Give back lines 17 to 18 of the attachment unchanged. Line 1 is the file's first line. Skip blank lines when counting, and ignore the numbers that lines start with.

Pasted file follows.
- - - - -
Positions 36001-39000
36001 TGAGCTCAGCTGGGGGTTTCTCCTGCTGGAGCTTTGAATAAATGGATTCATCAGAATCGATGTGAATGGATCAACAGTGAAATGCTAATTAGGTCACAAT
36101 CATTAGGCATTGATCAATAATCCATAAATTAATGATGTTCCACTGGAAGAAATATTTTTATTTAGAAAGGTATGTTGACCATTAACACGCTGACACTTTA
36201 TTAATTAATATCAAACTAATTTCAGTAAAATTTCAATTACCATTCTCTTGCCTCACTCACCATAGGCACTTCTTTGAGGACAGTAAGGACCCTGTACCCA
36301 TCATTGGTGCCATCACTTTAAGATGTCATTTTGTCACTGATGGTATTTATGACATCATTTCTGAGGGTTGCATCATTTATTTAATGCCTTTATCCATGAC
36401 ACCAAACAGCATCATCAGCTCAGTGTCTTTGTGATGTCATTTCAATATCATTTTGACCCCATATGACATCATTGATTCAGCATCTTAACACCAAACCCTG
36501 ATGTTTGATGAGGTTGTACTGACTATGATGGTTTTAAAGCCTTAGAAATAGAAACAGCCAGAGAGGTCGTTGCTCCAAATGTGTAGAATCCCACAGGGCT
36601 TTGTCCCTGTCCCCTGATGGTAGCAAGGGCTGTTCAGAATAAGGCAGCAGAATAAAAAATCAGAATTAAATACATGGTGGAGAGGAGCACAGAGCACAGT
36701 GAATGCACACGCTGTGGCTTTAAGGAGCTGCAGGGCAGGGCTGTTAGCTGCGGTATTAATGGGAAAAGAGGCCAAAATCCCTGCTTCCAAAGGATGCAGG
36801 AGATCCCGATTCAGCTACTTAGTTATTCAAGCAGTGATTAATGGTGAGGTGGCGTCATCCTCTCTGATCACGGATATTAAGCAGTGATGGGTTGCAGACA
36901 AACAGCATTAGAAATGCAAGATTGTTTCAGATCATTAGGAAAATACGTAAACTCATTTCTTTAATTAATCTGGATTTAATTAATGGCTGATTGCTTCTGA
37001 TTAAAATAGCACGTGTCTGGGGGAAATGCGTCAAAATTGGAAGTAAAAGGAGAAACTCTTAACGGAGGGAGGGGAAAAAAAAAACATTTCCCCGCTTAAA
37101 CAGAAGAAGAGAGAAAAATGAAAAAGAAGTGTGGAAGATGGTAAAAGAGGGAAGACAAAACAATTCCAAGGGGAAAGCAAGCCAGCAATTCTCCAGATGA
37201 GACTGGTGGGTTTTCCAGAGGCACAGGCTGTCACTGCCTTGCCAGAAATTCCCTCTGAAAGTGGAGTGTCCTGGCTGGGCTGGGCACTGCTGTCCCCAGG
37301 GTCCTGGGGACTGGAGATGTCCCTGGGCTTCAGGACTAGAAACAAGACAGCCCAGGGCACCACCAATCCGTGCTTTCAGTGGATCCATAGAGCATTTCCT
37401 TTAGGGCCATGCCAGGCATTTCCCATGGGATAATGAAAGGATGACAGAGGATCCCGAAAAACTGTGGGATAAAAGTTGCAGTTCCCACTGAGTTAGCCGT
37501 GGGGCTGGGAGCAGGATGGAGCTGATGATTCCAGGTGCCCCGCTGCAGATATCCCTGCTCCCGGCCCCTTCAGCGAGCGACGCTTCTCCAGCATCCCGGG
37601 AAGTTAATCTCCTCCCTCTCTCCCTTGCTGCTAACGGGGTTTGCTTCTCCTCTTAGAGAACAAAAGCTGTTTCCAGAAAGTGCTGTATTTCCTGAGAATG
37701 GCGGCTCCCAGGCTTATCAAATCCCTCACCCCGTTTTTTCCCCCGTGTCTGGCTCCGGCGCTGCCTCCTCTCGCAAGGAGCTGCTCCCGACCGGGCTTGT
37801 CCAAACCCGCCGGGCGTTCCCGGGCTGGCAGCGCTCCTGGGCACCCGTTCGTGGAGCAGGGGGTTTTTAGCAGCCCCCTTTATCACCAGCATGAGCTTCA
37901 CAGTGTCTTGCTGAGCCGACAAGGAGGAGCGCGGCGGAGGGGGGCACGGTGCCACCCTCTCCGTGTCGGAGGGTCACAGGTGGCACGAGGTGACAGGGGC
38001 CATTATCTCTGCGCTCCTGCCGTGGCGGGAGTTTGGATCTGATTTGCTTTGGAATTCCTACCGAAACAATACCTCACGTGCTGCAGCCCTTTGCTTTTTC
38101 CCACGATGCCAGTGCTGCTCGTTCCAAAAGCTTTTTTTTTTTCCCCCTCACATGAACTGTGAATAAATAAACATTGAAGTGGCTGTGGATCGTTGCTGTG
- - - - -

37501 GGGGCTGGGAGCAGGATGGAGCTGATGATTCCAGGTGCCCCGCTGCAGATATCCCTGCTCCCGGCCCCTTCAGCGAGCGACGCTTCTCCAGCATCCCGGG
37601 AAGTTAATCTCCTCCCTCTCTCCCTTGCTGCTAACGGGGTTTGCTTCTCCTCTTAGAGAACAAAAGCTGTTTCCAGAAAGTGCTGTATTTCCTGAGAATG